A South Korean charity will send the biggest consignment of food aid to North Korea since the Park Geun-hye administration took office here.
ChildFund Korea will dispatch about 200 tons of food from Incheon Port on Wednesday morning bound for the North Korean port of Nampo, a spokesman said Tuesday.
The shipment is worth about W200 million (US$1=W1,065) and marks the first in recent years to go beyond medical or nursery supplies for infants.
The 180 tons of wheat flour and 20 tons of nutritious soybean flour will be distributed through the North's National Reconciliation Council, a working group for inter-Korean exchanges, to about 23,000 young children in 332 daycare centers and 29,000 mothers and pregnant women in Nampo.
It is the equivalent of about 10 days' worth of rations.
The humanitarian aid program has been hampered as access to North Koreans is restricted amid tense cross-border relations in the wake of the North's nuclear test and temporary suspension of the joint Korean Kaesong Industrial Complex last year.
South Korean charities have only been able to ship supplies to the North on 10 occasions since the Park administration's inauguration.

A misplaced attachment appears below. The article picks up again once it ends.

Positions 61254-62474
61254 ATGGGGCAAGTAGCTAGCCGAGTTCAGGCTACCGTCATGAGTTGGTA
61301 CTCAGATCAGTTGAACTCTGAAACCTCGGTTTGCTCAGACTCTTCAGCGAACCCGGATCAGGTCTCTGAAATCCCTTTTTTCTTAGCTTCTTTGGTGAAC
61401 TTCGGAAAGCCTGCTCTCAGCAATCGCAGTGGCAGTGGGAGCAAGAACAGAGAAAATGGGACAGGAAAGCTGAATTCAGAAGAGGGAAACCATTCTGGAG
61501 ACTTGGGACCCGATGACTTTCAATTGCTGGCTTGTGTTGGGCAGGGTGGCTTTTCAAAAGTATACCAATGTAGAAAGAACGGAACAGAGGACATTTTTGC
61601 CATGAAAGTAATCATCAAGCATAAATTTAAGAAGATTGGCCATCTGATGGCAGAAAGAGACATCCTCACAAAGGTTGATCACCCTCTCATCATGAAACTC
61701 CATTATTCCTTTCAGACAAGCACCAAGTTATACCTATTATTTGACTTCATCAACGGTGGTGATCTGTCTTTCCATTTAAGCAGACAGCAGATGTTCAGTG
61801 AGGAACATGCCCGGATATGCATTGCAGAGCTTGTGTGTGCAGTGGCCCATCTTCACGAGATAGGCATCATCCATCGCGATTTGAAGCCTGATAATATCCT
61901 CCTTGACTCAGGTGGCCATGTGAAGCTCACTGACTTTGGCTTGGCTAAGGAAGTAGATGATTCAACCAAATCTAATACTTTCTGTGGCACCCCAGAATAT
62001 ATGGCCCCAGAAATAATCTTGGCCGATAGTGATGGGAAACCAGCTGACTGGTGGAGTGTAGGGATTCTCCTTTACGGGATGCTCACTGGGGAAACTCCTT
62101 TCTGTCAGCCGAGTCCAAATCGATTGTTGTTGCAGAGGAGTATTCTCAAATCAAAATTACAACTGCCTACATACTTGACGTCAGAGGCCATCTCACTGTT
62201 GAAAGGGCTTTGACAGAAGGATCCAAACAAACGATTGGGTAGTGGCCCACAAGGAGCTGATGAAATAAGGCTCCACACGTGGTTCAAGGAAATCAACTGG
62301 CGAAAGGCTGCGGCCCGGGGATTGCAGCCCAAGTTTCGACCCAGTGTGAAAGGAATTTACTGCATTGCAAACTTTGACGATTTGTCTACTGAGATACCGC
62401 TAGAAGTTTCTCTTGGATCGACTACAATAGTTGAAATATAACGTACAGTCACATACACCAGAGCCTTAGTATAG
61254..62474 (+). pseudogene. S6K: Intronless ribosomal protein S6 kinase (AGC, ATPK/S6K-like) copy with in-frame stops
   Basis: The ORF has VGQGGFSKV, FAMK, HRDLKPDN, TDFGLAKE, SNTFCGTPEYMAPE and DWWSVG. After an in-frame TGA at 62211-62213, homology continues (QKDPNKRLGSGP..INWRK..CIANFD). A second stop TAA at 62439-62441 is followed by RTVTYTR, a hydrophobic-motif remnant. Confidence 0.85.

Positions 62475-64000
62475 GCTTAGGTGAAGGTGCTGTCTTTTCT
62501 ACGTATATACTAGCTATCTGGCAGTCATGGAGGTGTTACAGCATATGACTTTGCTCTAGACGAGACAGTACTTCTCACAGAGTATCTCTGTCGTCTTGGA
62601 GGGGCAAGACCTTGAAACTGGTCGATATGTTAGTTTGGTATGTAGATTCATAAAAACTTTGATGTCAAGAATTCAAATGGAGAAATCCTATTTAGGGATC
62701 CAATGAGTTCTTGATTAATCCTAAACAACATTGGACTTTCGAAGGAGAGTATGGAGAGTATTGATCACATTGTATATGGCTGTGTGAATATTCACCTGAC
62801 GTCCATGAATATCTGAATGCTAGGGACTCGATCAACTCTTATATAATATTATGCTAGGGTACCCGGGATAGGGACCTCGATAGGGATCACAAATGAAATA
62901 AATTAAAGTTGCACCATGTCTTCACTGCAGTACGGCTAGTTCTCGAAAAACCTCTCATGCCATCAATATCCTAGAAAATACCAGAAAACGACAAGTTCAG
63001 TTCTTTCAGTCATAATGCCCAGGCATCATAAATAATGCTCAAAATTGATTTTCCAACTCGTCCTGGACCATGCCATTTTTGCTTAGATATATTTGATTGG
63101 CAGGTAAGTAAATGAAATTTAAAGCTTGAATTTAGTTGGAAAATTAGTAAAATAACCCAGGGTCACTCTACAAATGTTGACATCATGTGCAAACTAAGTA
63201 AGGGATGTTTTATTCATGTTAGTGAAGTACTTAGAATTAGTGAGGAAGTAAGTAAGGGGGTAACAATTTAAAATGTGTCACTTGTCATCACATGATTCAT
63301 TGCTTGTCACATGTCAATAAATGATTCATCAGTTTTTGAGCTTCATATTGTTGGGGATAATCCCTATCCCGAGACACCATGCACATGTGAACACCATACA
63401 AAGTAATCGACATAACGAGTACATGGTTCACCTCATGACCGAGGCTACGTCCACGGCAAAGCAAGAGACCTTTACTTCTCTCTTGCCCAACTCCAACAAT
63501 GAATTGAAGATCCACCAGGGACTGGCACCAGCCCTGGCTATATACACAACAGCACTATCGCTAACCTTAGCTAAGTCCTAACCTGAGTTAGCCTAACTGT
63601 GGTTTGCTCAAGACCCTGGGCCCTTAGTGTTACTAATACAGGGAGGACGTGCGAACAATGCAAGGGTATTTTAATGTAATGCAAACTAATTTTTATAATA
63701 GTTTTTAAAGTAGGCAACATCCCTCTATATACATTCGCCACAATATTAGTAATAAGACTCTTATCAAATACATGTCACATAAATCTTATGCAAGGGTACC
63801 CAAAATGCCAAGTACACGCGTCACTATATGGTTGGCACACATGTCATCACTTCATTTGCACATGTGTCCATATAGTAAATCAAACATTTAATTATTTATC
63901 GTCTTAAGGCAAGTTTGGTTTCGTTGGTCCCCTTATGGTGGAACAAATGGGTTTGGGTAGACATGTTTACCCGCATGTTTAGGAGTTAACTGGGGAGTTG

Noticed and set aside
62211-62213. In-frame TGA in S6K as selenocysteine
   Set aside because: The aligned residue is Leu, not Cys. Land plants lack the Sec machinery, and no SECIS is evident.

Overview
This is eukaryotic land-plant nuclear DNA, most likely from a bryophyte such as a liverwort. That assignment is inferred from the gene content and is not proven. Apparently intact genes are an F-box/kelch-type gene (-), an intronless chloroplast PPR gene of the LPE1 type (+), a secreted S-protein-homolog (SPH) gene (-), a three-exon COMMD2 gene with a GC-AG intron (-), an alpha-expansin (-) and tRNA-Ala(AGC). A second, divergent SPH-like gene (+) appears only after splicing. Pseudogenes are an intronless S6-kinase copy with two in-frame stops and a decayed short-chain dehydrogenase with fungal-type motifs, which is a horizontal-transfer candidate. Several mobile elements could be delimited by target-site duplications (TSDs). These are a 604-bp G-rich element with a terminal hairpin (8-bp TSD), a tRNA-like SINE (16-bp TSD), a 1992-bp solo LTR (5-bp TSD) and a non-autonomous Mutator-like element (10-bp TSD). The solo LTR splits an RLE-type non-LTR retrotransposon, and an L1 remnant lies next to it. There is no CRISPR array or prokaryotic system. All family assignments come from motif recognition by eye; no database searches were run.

ChildFund Korea last supplied food to flood-hit regions in October 2012. Only late last year did it agree with a North Korean agency to send food aid this year.
The group is transporting the food by ship via the Chinese city of Dandong to circumvent Seoul's restrictions on overland cross-border transport.
ChildFund Korea chief Lee Je-hoon said, "We urgently need to give humanitarian aid to improve nutrition for the most vulnerable North Koreans estimated at least at 6.1 million."
Staff will be sent to the North in April, when the last food shipment is delivered, to monitor proper distribution.